6. Executive Experience: I have been the advisor for the school's literary magazine for 20 years. I have one year of experience as a junior high student activities advisor. I have been in charge of a high-school classroom five times a day for 182 days a year for 28 years. And for 8 memorable years, I was Third Floor Tornado Spotter, a weighty responsibility that stays with me still.

7. Technology: I don't have to put up some crap on Ebay. This blog. 'Nuff said. Please. I'm boring you right now. Do I even have to href a bunch of baloney? No. I can html and snipurl rings around...oh, nevermind.

8. Wardrobe: I was wearing pencil skirts way before Certain People were even thinking about stacked heels and cropped jackets. Spare me. Let me just say that I have moved on to several other Fashion Planes already, people. Oh. My. If I posted my Burberry plaid pumps right now, there would be Bedlam. I'm just saying.

9. Bridge to Nowhere: I've been to Ketchikan, one of the proposed terminii of the Bridge. It is "Alaska's first city and the salmon capital of the world." There are more salmon there than people. There are more jewelry shops there than people. It's way tiny. Very scenic, but it would be like connecting your front and back yards with the Golden Gate Bridge. I vote No before, during, and after. Period. I'm not a fan of bridges anyway, except for Jeff Bridges, who I think is a pretty good actor and sorta underrated.

Okay.

Personally, I want my Vice President to be Someone Who Is Way Smart and NOT YOUR AVERAGE PERSON OFF THE STOOL AT STARBUCKS. Who cares whether or not you can "identify with" your President or Vice President? People, give me a big freaking break. Isn't it time to have someone sitting in The Big Chairs who is so damned smart that it takes your breath away? Someone who is dignified and together and brilliant and inspirational? And wouldn't it be great if other leaders and other people met them and said, "Wow! What incredible individuals!"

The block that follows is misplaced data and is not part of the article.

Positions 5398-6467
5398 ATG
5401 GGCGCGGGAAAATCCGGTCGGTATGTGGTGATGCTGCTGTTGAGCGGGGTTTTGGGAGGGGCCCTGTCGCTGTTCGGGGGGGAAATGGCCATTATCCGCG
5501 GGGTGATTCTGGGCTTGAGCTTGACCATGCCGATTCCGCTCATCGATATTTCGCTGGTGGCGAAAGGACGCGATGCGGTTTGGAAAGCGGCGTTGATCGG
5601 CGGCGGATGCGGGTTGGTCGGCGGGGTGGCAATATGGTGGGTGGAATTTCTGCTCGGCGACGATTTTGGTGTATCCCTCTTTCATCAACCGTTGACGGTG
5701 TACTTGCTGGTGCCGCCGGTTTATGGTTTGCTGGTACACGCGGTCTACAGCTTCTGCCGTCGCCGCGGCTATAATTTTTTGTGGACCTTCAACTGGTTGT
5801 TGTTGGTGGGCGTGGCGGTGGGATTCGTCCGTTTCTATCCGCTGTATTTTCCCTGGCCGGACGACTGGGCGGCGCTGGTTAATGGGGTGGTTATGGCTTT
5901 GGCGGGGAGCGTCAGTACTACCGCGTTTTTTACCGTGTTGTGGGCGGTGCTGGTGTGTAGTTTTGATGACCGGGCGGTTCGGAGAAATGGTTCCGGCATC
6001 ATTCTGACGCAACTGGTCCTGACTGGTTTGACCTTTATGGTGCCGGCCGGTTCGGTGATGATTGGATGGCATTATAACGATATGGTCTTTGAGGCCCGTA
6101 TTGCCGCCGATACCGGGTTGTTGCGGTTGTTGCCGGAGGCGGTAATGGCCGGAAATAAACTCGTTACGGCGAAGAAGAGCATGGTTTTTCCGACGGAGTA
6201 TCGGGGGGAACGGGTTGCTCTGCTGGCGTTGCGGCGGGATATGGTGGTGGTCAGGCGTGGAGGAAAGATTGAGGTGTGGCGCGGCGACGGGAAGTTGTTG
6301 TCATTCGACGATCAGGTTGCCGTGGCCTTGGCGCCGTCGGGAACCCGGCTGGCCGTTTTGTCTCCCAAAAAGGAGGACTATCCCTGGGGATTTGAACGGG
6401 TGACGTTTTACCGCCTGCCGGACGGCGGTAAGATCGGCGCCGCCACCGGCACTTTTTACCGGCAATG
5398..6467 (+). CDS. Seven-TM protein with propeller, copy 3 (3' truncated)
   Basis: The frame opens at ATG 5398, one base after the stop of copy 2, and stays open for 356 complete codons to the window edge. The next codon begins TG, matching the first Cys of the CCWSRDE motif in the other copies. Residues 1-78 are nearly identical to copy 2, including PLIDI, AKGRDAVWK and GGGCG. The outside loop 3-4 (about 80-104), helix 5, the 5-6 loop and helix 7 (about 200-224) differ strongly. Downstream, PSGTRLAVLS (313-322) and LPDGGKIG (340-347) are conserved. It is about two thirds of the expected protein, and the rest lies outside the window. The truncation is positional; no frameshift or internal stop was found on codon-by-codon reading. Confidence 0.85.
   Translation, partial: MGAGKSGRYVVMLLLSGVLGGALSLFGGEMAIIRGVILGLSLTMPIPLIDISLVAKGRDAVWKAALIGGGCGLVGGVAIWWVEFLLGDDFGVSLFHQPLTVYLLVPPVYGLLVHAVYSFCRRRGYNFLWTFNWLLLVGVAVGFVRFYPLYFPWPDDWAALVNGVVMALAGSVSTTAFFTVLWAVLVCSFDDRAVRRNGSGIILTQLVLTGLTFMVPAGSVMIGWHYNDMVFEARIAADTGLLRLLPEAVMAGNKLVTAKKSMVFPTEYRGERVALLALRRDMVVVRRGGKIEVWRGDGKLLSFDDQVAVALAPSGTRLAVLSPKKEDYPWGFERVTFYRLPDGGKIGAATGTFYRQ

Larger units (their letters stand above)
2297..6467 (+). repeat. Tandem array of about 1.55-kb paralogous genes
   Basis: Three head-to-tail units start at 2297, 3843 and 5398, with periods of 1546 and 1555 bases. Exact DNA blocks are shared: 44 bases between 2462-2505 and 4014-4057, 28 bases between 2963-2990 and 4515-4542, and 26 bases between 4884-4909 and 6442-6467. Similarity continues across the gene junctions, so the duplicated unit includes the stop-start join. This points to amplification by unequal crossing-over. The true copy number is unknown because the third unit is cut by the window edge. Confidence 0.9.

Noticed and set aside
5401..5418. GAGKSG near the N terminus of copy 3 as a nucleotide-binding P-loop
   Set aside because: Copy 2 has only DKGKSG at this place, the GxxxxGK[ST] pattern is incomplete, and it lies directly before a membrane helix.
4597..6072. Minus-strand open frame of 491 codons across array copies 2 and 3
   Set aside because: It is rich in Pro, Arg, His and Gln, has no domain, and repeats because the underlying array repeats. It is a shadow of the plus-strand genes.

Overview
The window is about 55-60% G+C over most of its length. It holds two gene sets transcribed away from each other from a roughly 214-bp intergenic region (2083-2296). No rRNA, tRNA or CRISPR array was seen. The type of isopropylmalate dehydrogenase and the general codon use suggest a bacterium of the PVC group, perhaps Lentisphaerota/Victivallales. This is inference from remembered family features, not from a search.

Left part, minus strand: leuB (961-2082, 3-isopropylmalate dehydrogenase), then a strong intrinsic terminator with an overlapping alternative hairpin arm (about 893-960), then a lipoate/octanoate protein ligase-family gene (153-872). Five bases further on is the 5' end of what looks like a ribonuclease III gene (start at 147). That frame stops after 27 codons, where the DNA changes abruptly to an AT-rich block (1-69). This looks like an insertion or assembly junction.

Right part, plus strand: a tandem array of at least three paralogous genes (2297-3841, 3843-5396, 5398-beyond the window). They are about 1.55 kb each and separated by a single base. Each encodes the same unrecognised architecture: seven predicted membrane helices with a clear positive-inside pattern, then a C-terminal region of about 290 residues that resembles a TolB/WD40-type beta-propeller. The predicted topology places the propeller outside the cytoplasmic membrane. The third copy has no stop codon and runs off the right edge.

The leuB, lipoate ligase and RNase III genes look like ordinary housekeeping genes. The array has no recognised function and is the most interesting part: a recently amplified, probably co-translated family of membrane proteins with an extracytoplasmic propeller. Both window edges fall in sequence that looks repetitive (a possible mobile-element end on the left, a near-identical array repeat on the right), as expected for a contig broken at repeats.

And if those people then, by association, thought that about ALL OF US?

Sunday, September 07, 2008

The Crying Game

At times I worry about my lack of sentimentality. I don't take pictures, save baby things, remember lots of "firsts", or even have the faintest idea where my one highschool yearbook is. I do, however, have the Crying Gene intact, and it is ever ready to respond, sometimes at the oddest thing. Oh sure, it springs to life at the Standards like weddings (even those at which I barely know the bride or groom), really sad movies (Terms of Endearment, Life Is Beautiful), and incredibly happy news (it's not cancer after all; you're having a baby!).

My Crying Gene can also be roused by the following, in no particular order:

1. The scene in the film To Kill a Mockingbird when the verdict is delivered and Rev. Sykes says to Scout, "Miss Jean Louise, stand up. Your father's passin'." All around her in the "Colored Balcony," all the spectators are slowly rising to show their respect. I have seen this film eleventy thousand times, and even in a room full of sophomores, my eyes fill with tears.

2. The lobster bisque at Cabin Club restaurant.

3. The lobster risotto at Brio, which, for a chain restaurant, is darn good.

4. The mussels in pernod butter sauce at Carrabba's, another chain restaurant that does good food.


5. Pretty much 2/3 of Chapter 31 of To Kill a Mockingbird. I had to stop reading it aloud to my classes. The part where Scout turns around and starts to narrate how things look through Boo's eyes on his porch..."and Boo's children needed him"...I just can't get through it.

6. The wordless scene in the 1996 film The Crucible when the camera pans the crowd during the hanging of Rebecca Nurse. It shows her elderly husband in agony, clasping his hands prayerfully among the other self-righteous Puritans. Again, I've watched this movie countless times, over and over again in the same day with classes, and it never fails to move me.